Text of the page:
EPA / Mohamad Fatemi
A woman sits on rubble in Shonbeh, Bushehr province, in southern Iran on Tuesday after a magnitude-6.3 earthquake devastated villages, killed 37 people and injured more than 900. Despite sitting on an earthquake hotbed, Iran said it would continue to build nuclear reactors.
Iran plans to build more nuclear reactors in an earthquake-prone coastal area, Iranian media said on Wednesday, a day after a strong tremor struck the region close to its only existing such plant.
Tuesday's 6.3-magnitude quake hit 55 miles southeast of the port of Bushehr, killing 37 people and injuring more than 900 as it flattened small villages. The dead included eight children under the age of 10.
But the nuclear power station 11 miles south of Bushehr was unaffected, according to Iranian officials and the Russian company that built the facility.
Tehran has repeatedly rejected safety concerns about Bushehr, which is located in a highly seismic area on Iran's gulf coast and began operations in 2011 after decades of delays.
The head of the Islamic state's Atomic Energy Organization said hours after the earthquake that more reactors would be built there.
EPA / Abedin Taherkenareh
The Bushehr nuclear power station is shown in 2010, a year before it opened. Iran says the reactor was not damaged in Tuesday's powerful earthquake, but its location atop a fault zone has caused concern. Nonetheless, the country says it will continue to build nuclear plants in the region.
"This earthquake had no impact on the Bushehr nuclear power plant installation," Fereydoun Abbasi-Davani told state television late on Tuesday in comments published by the semi-official Mehr News Agency on Wednesday.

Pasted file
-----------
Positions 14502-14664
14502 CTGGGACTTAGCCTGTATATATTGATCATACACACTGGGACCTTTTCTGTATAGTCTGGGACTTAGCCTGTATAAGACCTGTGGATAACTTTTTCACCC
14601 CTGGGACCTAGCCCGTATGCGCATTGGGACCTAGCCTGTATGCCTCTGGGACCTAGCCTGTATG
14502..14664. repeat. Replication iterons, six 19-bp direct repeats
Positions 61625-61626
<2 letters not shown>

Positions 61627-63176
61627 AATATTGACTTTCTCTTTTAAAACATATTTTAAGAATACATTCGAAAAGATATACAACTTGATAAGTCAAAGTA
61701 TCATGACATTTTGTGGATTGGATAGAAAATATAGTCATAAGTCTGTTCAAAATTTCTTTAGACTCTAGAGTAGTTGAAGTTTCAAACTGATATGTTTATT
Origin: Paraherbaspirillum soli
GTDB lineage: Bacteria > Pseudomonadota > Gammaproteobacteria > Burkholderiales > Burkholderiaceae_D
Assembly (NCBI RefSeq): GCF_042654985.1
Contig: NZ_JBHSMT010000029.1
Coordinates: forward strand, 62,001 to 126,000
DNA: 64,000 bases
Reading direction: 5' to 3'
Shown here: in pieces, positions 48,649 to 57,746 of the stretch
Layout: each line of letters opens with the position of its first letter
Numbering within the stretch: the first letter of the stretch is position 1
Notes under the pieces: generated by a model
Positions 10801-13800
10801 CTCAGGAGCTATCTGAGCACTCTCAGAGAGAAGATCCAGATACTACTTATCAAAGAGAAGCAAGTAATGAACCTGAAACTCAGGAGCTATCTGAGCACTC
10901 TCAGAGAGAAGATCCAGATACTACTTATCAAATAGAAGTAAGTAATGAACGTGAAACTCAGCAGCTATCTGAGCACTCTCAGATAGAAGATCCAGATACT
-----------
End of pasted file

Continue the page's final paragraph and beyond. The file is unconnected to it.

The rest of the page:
"Not only was the power plant not producing electricity or sending it to the grid at the time, but even while operating the Bushehr power plant has been designed to withstand earthquakes of more than 8.0 on the Richter scale," he said.
The Bushehr site is capable of holding six power reactors and construction of two more units of at least 1,000 megawatts will start in the "near future" there, he said. Iran has identified 16 sites elsewhere in the country suitable for other atomic plants.
Iran sits on major fault lines and has suffered several devastating earthquakes, including a 6.6-magnitude quake in 2003 that flattened the southeastern city of Bam and killed more than 25,000 people. In August, more than 300 people were killed when two quakes struck the country's northwest.
Dozens of aftershocks were detected in the hours following the initial quake, and a 5.2-magnitude quake struck on Wednesday with an epicenter 65 miles from Bushehr, according to the U.S. Geological Survey.
About 92 villages were affected by Tuesday's quake, said Mahmoud Mozaffar, a Red Crescent official, Iran's ISNA news agency reported. About 120 people had injuries severe enough to be admitted to hospital, Iranian officials said.
About 800 homes were destroyed, said Hassan Ghadami of Iran's crisis-management organization. Many village homes are built out of mud brick, which can crumble easily.
Initial damage was estimated at $43 million, provincial official Shapour Rostami said.
The United Nations Office for the Coordination of Humanitarian Affairs said on Wednesday that Iranian authorities had made no request for international assistance. Iran's Red Crescent had sent 100 relief workers and three helicopters from neighboring provinces to the area, OCHA said.
At schools, in shops, and on the streets of big cities and small towns, daily life plays out in Iran.